Intense rains in Beaufort County in June brought relief to a drought that had gripped the Lowcountry for weeks — but the storms did leave behind some chaos. Residents in Bluffton’s Belfair gated community dealt with a sinkhole the size of a school bus on Belfair Oaks Boulevard, and Hilton Head Plantation had to close its Cypress Gate entrance to take down two large oak trees uprooted by the rain and dangling precariously over Seabrook Drive. Bluffton’s 8.64 inches of rain in the 24-hour period from June 11-12 was the highest in the country.
Hilton Head News
Fueled by an increase in new residential construction, Hardeeville continues to be the Lowcountry’s fastest-growing city, according to recently released U.S. Census figures. According to data released by the U.S. Census Bureau, Hardeeville’s newest population estimate for 2018 has grown 120 percent since the 2010 Census, with an average annual percent population increase of 15.09 percent. City officials anticipate continued strong growth as the number of construction permits continue to rise.
To help combat the workforce housing shortage on Hilton Head Island, the Richardson Group converted a former commercial building at One Park Lane into single- and double-occupancy residential units. Previously home to Carswell Insurance, the 8,800-square-foot building has been vacant for more than five years while surrounding businesses struggled to find homes for their workers. In total, the building can house 38 people in apartments that offer Wi-Fi, 55-inch TVs, and computer workspaces. The units are fully rented.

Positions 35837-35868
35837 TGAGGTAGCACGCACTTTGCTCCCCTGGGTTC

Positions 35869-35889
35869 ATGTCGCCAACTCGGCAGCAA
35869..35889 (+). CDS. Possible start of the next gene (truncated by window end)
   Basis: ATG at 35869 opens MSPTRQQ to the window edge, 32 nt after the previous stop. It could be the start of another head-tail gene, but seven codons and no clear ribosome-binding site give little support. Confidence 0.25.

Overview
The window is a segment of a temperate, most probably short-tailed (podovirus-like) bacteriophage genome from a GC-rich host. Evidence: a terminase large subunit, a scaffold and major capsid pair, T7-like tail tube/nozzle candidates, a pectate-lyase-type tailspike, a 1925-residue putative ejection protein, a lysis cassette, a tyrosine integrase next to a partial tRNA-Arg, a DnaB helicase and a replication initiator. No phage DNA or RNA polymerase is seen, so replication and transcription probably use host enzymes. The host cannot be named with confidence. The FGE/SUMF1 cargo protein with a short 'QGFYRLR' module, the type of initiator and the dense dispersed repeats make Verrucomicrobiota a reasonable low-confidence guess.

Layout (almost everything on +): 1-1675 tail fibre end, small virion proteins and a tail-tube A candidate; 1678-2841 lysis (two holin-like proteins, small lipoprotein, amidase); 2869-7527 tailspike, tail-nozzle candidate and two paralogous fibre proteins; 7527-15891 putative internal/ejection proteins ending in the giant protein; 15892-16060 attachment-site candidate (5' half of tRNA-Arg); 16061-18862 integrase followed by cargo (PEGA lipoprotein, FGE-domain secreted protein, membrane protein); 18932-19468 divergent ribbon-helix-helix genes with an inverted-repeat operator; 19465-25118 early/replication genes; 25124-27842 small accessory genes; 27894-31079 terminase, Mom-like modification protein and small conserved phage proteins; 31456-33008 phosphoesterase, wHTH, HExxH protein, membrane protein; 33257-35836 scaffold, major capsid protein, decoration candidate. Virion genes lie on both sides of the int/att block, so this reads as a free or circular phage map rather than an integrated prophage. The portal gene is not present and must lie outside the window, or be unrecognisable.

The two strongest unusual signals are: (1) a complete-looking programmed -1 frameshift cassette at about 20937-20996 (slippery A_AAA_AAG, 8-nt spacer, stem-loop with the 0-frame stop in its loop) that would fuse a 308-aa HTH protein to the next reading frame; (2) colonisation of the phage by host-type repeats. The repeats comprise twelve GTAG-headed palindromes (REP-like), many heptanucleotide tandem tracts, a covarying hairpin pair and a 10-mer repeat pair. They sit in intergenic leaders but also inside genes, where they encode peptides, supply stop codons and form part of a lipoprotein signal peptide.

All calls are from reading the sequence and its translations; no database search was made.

HILTON HEAD CEMETERY JOINS NATIONAL REGISTER OF HISTORIC PLACES
In May, representatives from the Heritage Library Foundation joined community members and volunteers in accepting a plaque recognizing the St. Luke’s Parish Zion Chapel of Ease Cemetery’s designation on the National Register of Historic Places.
This recognition comes after years of research by Heritage Library volunteers, who combed through records, oversaw restoration and research at the site and served as stewards of one of the island’s most fascinating historical spots. Fundraising efforts to create a history park on the site are ongoing via cf-lowcountry.org (choose Heritage Library-Zion Historic Site Preservation Fund). For information about tours conducted at the cemetery, go to www.heritagelib.org/tours.
The Kroger at Bluffton’s Buckwalter Place opened May 15. Inside the 113,000-square-foot grocery store is a beer and wine bar along with a sushi bar, hot deli, a salad bar, and a Starbucks. Online ordering and delivery options also are available.
Development around Buckwalter Place will continue with the construction of Washington Square, a large residential, office and retail community by Speyside Partners LLC. David Johnson, the property owner and developer, has said Washington Square will include “three-quarters of an acre in the middle of it for a lawn like you see in Savannah.”
After four months of being on paid administrative leave, longtime Hilton Head Island principal Amanda O’Nan announced her resignation last month in a Facebook post that included an apology to her followers for “any hurt or disappointment” she had caused them, as well as a prayer that Beaufort County School District’s interim superintendent, human resources director and an unnamed school board member “continue to enjoy living in their glass house as they cast stones.” District spokesperson Jim Foster confirmed O’Nan’s resignation.
MEET NEW COUNTY ADMINISTRATOR ASHLEY JACOBS
Growing up in the 1980s in Aiken — which was selected by Southern Living magazine last year as “The South’s No. 1 Small Town” — Ashley Jacobs probably didn’t realize how her surroundings were shaping her future.
Today, Jacobs is Beaufort County’s new administrator, and she’s expected to play a major role in propelling the county forward.
BLUFFTON TO HOST AREA’S FIRST PRIDE FESTIVAL
Ashley Mendez was 12 when she came out as gay to her closest friends and 16 when she broke the news to her family.